The Other Passenger by Louise Candlish (2021) Review

Careful who you sit next to

Why I picked up the book:

 Jaimie and Kit are commuter friends; they take the same ferry and sit next to each other every day. They chat and bond, so when Kit doesn’t show up one day, Jaimie thinks it’s strange but thinks nothing more of it. But when he gets off at his stop, the police are waiting for him. 

Kit’s wife, Melia, reported him missing, and another passenger says that both men had a heated argument the night before. Jaimie tells the police that the witness is lying, Kit and him are friends, and his wife can vouch. But who was this other passenger, and what exactly do they know?

The book through my criteria lens:

 What first grabbed my interest was Candlish’s prose and character work. I utterly enjoyed the early dialogues between Jamie and Clare. The banter put a permanent smile on my face, and they got me thinking #relationshipgoals at first glance. As their relationship comes crumbling, to me, it became clear that Clare is the #goal. She was the reason the relationship worked, and honestly, I want to be like her when I grow up! 

She is such a strong, multidimensional character. She is strong in her sense of self and lives her emotions with the confidence of a person who knows who they are and loves the skin they are in. Where most characters shone, Kit was lacking a little. I wish I had known more of him. His thoughts and motivations weren’t prevalent in the story, and then I realized that his disappearance had so many moving parts that the reader was privy to what mattered. But in a novel with so few characters, I prefer when I get to know all of them equally.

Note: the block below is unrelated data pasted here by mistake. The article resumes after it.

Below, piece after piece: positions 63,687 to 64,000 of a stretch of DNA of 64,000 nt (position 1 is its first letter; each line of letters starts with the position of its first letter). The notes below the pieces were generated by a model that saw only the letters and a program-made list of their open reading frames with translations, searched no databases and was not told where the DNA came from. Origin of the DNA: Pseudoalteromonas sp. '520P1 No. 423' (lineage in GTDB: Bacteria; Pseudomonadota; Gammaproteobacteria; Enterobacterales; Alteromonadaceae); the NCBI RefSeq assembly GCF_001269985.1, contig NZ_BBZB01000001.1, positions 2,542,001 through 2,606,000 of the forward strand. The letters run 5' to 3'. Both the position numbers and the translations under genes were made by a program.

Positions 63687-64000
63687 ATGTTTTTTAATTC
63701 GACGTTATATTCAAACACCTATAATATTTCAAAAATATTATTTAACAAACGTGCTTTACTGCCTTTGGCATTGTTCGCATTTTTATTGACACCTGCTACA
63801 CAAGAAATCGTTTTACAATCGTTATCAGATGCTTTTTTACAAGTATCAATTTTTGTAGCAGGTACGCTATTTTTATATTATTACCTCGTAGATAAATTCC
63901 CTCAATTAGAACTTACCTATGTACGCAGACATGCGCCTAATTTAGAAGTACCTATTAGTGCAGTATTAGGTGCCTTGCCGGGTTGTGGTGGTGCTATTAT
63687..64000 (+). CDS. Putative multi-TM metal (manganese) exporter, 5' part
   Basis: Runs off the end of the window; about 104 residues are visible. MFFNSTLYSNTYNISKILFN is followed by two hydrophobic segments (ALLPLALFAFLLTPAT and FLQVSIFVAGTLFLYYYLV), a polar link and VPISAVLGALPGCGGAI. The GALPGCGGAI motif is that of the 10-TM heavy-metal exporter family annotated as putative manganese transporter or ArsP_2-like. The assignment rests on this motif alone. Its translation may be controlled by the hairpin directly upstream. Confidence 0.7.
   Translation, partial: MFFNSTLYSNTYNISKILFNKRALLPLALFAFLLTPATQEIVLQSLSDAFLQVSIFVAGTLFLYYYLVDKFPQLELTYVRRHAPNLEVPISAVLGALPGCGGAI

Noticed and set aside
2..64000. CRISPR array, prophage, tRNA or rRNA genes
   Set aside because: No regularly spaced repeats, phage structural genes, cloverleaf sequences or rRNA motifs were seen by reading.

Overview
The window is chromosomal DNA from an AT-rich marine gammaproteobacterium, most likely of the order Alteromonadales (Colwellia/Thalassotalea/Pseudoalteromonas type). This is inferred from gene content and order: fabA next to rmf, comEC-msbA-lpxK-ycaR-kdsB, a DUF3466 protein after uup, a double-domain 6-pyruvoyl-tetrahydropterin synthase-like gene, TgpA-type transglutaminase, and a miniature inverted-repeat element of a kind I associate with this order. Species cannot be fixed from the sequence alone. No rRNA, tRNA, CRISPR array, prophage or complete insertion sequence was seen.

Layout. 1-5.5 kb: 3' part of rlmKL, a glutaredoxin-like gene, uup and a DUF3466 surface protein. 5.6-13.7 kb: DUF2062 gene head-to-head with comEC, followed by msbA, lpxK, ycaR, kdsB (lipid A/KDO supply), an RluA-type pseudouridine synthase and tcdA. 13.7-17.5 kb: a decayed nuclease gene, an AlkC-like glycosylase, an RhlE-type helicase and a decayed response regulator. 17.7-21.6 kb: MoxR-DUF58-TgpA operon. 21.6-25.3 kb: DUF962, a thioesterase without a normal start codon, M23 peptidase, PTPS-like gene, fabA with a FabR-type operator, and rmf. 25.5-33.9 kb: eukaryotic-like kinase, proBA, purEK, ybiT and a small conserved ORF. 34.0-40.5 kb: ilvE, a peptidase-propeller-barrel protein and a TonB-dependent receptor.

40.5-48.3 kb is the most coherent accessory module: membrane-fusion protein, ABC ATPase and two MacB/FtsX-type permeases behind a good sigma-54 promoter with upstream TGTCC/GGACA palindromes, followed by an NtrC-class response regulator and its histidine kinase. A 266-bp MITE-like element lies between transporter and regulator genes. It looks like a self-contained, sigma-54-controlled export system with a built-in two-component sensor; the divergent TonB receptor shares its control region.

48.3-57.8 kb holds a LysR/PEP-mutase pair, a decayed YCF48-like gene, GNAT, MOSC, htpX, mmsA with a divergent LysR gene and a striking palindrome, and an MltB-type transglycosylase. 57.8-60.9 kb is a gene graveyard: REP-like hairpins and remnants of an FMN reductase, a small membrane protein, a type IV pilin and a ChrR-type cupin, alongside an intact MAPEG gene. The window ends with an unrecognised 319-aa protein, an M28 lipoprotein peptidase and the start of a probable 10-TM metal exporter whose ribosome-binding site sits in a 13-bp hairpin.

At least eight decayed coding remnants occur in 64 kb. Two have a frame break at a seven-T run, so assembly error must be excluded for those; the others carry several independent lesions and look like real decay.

The Other Passenger is one of those books with a plot that might not be the most original and is familiar enough for the reader to know they’d enjoy it, but the execution nails it out of the park. In my opinion, Candlish delivered the perfect thriller – fast-paced, enthralling, it’s the book you can’t put down, and the tension is high from the beginning to the end. I felt like I was in a car in the fast lane, and the driver would pull amazing tricks every time I was getting too comfortable with the journey. 

My personal feelings:

I loved how we started with the police interview and know nothing about the crime or the characters. You feel the author dropped some golden nuggets, but anything can be a red herring without context. It might not be for everyone, but it made this puzzle-loving reader very excited! After this great opening chapter, we are left on a cliffhanger as we are thrown back into the past when Kit and Jamie met. From then on, we get this dual timeline until we get the whole picture. 

I’m always iffy when we get a single narrator because if they are unreliable, it gives my chair detective winning streak a run for its money. Jamie was the perfect narrator choice, in my opinion. I wanted to suspect him and did try to guess if he was unreliable, but he was just so pathetic that I often caught myself thinking of him as a victim too! Candlish’s character work is amazing! I already have other books of hers lined up because I can’t get enough of her style!

Enjoyability     10

Characters       8

Ambience        8

Fairness          10

Plot                  8

Execution        10

My total rating: 4.5

I mention this book in this video: https://www.youtube.com/watch?v=qlT8GRzOGTk&t=7s 

BOOK SNAPSHOT:

Disclaimer: I first read it as an ARC. In exchange for an honest review, I am thankful to Simon & Schuster Canada, Louise Candlish, and NetGalley for providing me with a copy of The Other Passenger.

Until next book, be the hummingbird!

Leave a Reply

Fill in your details below or click an icon to log in:

WordPress.com Logo

You are commenting using your WordPress.com account. Log Out /  Change )

Google photo

You are commenting using your Google account. Log Out /  Change )

Twitter picture

You are commenting using your Twitter account. Log Out /  Change )

Facebook photo

You are commenting using your Facebook account. Log Out /  Change )

Connecting to %s

%d bloggers like this: